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The Myth of Ellis Island, Part 3


Genealogy Proof Standard Study Group Homework

Chapter Two—Building a Solid Case

Reference:

Christine Rose, Genealogical Proof Standard: Building a Solid Case 4th Edition Revised, (San Jose, California: CR Publications) 2014.

Here I discover that I am unable to answer my research question with direct evidence.

In Chapter Two of our reference text, the author, Christine Rose, infers that the most straight-forwarded way to answer a research question is to apply data from an original source that supplies primary information and answers the question directly. She says, “Though we must be sure that a broad array of records were examined to assure there are no conflicts…there is nothing further we need to do…except to reduce it all to a coherently written conclusion…” [See End Note #1]

When I decided to participate in this Genealogy Proof Standard Study Group, I selected what I considered to be a relatively simple research question; namely, when did my 2nd great grandfather change his surname from “Wilkimirsky” to “Friedman”? I reasoned that I should be able to find naturalization and census records that would fall into an easily understood timeline and would show the transition from one name to the other, with clear, direct documentation on the naturalization records indicating the legal adoption of the surname of Friedman.

Guess what? Life is never that simple!! I have not yet found his naturalization documents.

I had assumed that he had been naturalized in Hudson County, New Jersey sometime between 1880 and 1890. Family Search does not have a digital index of that record set, but there is an image of the hand-written index. [See End Note #2] This past November, I took the time to browse the image; checking Friedman, Wilkimirsky/Wilkomirsky as well as Vilkirmsky/Vilomirsky, finding nothing. More recently, my cousin Alan, who shares Yusel as a 2nd great grandfather, informed me that he had contacted the Hudson County Clerk’s office to request a search for Yussel’s naturalization records, but that no records where found at that court.

My search for naturalization records is nowhere near exhaustive. As Elizabeth Shown Mills tells us, “Prior to 1906, U.S. residents who met legal requirements for naturalization could obtain their citizenship through any court at any level.” [See End Note #3] Mills tells us to search not just county court records, but records of city, district circuit and appellate courts as well.

Not only that, but there is the possibility that I may never find direct evidence that Yussel Wilkimirsky ever went through a legal process to change his name.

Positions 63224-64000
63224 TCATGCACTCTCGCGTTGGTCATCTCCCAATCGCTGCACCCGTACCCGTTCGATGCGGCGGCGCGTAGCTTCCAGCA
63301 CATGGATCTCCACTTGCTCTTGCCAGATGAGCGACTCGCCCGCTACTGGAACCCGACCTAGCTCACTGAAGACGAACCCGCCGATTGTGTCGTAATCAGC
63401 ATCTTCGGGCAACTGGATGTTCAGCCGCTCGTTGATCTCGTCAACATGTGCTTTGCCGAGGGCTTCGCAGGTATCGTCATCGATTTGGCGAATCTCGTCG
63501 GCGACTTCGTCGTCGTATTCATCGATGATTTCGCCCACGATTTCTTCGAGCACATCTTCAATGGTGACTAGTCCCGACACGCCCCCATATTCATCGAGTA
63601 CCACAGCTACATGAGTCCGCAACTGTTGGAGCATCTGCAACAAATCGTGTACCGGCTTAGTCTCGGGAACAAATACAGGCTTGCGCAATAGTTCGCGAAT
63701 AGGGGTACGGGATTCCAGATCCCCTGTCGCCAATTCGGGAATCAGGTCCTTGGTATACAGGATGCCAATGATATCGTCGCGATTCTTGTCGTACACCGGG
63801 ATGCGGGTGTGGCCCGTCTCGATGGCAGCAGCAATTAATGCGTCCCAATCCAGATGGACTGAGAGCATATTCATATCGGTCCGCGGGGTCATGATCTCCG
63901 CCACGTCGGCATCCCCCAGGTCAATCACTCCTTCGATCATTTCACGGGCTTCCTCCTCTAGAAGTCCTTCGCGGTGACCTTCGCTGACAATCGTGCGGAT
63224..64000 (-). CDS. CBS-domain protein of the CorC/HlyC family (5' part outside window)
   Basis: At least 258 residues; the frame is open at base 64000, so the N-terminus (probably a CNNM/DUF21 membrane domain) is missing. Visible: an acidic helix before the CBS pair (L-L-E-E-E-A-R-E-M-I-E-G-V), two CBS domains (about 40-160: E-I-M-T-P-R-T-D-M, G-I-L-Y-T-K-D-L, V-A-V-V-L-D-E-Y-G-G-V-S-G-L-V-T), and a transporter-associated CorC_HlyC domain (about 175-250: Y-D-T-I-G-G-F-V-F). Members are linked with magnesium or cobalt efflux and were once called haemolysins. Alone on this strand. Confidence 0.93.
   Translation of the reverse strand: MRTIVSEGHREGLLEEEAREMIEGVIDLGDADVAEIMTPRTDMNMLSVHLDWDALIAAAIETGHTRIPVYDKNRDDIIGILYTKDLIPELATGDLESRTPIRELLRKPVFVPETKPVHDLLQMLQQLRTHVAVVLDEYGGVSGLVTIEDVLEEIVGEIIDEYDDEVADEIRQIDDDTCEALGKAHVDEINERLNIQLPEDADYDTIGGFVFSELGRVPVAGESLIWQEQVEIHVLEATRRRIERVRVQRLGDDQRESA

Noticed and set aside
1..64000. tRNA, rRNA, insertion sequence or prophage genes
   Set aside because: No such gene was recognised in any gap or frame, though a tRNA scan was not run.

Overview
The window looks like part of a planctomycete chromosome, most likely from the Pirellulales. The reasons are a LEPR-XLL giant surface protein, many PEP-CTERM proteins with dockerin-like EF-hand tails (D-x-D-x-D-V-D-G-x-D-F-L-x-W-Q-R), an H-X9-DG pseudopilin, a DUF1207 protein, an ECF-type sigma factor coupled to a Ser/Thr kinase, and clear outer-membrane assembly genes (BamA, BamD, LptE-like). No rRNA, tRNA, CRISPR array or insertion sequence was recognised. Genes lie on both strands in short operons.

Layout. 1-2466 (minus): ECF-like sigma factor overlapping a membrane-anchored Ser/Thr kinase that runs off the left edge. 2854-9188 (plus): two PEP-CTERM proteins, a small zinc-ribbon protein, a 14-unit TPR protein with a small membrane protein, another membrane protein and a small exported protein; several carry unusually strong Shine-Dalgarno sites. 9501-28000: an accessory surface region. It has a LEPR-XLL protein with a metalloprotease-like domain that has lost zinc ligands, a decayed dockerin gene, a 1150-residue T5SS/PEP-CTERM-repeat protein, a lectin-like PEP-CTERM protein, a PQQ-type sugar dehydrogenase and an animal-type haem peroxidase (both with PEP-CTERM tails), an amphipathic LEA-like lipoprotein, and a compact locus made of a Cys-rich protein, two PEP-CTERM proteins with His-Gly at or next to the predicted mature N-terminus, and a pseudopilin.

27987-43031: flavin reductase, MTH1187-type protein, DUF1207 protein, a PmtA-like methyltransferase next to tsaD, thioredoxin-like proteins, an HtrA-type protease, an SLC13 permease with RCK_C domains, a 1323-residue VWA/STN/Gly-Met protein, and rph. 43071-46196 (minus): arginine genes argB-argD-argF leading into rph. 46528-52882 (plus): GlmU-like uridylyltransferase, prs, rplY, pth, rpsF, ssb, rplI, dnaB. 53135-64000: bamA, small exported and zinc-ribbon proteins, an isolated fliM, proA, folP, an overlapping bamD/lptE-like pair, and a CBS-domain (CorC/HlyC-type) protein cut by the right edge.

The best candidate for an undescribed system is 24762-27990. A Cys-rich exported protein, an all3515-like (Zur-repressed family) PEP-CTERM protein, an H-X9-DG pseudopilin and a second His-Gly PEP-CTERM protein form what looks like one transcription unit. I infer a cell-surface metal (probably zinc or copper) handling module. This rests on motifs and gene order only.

Phillip Sutton, writing in a New York Public Library blog post, tells us that it was not uncommon for new immigrants to change their names at will, without being compliant with legal procedures [See End Note #4]. After all, at the turn of the century, there was no such thing as a driver’s license, a social security number, or a credit card.

For the moment, at least, it appears that I will not be able to utilize that straight-forward path using primary direct evidence to answer my research question. But, as Rose advises us, direct evidence is not always available, and we, as family history researchers, should not let the lack of direct evidence get us down. Rose tells us to “consider your case solid when (after negating any contrary evidence) the evidence points in the same direction and no other conclusion can be reached.” [See End Note #5]

Guess I will be searching for as many pertinent records as I can find to answer that simple research question.

Thank you for reading! Comments, criticism, and correction of fact always welcome.

End Notes:

#1. Christine Rose, Genealogical Proof Standard: Building a Solid Case, 4th Edition Revised, (San Jose, California: CR Publications, 2014) page 13.

#2. Hudson County, New Jersey, Index to Petitions for Naturalization, 1881 to 1890, images, FamilySearch.org (http://familysearch.org : accessed 14 November 2016).

#3. Elizabeth Shown Mills, Evidence Explained Citing History Sources from Artifacts to Cyberspace Third Edition (Baltimore, Maryland: Genealogical Publishing Company, 2015) page 405.

#4. Phillip Sutton, “Why Your Family Name was Not Changed at Ellis Island (and One That Was),” (nypl.org/blog/2013/07/02/name-changes-ellis-island : accessed 17 December 2016)

#5. Rose, Genealogical Proof Standard: Building a Solid Case, 4th Edition Revised, page 18.

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